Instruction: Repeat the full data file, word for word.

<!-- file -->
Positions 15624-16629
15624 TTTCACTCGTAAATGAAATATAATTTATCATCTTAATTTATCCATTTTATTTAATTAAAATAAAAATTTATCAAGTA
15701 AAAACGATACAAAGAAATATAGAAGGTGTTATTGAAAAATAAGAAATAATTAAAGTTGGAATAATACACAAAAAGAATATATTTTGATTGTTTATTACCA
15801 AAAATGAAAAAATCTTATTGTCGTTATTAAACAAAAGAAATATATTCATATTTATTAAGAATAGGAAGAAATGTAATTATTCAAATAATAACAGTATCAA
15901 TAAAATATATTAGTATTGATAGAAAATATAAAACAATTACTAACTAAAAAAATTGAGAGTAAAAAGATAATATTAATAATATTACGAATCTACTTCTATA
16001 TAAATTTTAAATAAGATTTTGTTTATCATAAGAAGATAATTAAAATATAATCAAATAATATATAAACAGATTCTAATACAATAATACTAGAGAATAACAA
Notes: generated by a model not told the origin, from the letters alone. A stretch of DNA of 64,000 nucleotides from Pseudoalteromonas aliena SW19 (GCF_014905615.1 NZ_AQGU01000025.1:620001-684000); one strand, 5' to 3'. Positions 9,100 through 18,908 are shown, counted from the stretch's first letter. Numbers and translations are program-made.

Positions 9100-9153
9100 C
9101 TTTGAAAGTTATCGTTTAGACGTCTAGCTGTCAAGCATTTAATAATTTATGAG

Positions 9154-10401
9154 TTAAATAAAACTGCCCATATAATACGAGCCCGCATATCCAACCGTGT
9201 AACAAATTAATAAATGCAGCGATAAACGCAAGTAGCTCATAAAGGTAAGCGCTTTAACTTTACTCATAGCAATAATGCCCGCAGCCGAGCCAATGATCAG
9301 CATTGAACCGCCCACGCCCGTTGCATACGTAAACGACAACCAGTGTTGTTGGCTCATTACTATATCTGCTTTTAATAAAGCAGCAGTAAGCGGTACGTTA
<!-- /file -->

Positions 15624-16629
15624 TTTCACTCGTAAATGAAATATAATTTATCATCTTAATTTATCCATTTTATTTAATTAAAATAAAAATTTATCAAGTA
15701 AAAACGATACAAAGAAATATAGAAGGTGTTATTGAAAAATAAGAAATAATTAAAGTTGGAATAATACACAAAAAGAATATATTTTGATTGTTTATTACCA
15801 AAAATGAAAAAATCTTATTGTCGTTATTAAACAAAAGAAATATATTCATATTTATTAAGAATAGGAAGAAATGTAATTATTCAAATAATAACAGTATCAA
15901 TAAAATATATTAGTATTGATAGAAAATATAAAACAATTACTAACTAAAAAAATTGAGAGTAAAAAGATAATATTAATAATATTACGAATCTACTTCTATA
16001 TAAATTTTAAATAAGATTTTGTTTATCATAAGAAGATAATTAAAATATAATCAAATAATATATAAACAGATTCTAATACAATAATACTAGAGAATAACAA
Notes: generated by a model not told the origin, from the letters alone. A stretch of DNA of 64,000 nucleotides from Pseudoalteromonas aliena SW19 (GCF_014905615.1 NZ_AQGU01000025.1:620001-684000); one strand, 5' to 3'. Positions 9,100 through 18,908 are shown, counted from the stretch's first letter. Numbers and translations are program-made.

Positions 9100-9153
9100 C
9101 TTTGAAAGTTATCGTTTAGACGTCTAGCTGTCAAGCATTTAATAATTTATGAG

Positions 9154-10401
9154 TTAAATAAAACTGCCCATATAATACGAGCCCGCATATCCAACCGTGT
9201 AACAAATTAATAAATGCAGCGATAAACGCAAGTAGCTCATAAAGGTAAGCGCTTTAACTTTACTCATAGCAATAATGCCCGCAGCCGAGCCAATGATCAG
9301 CATTGAACCGCCCACGCCCGTTGCATACGTAAACGACAACCAGTGTTGTTGGCTCATTACTATATCTGCTTTTAATAAAGCAGCAGTAAGCGGTACGTTA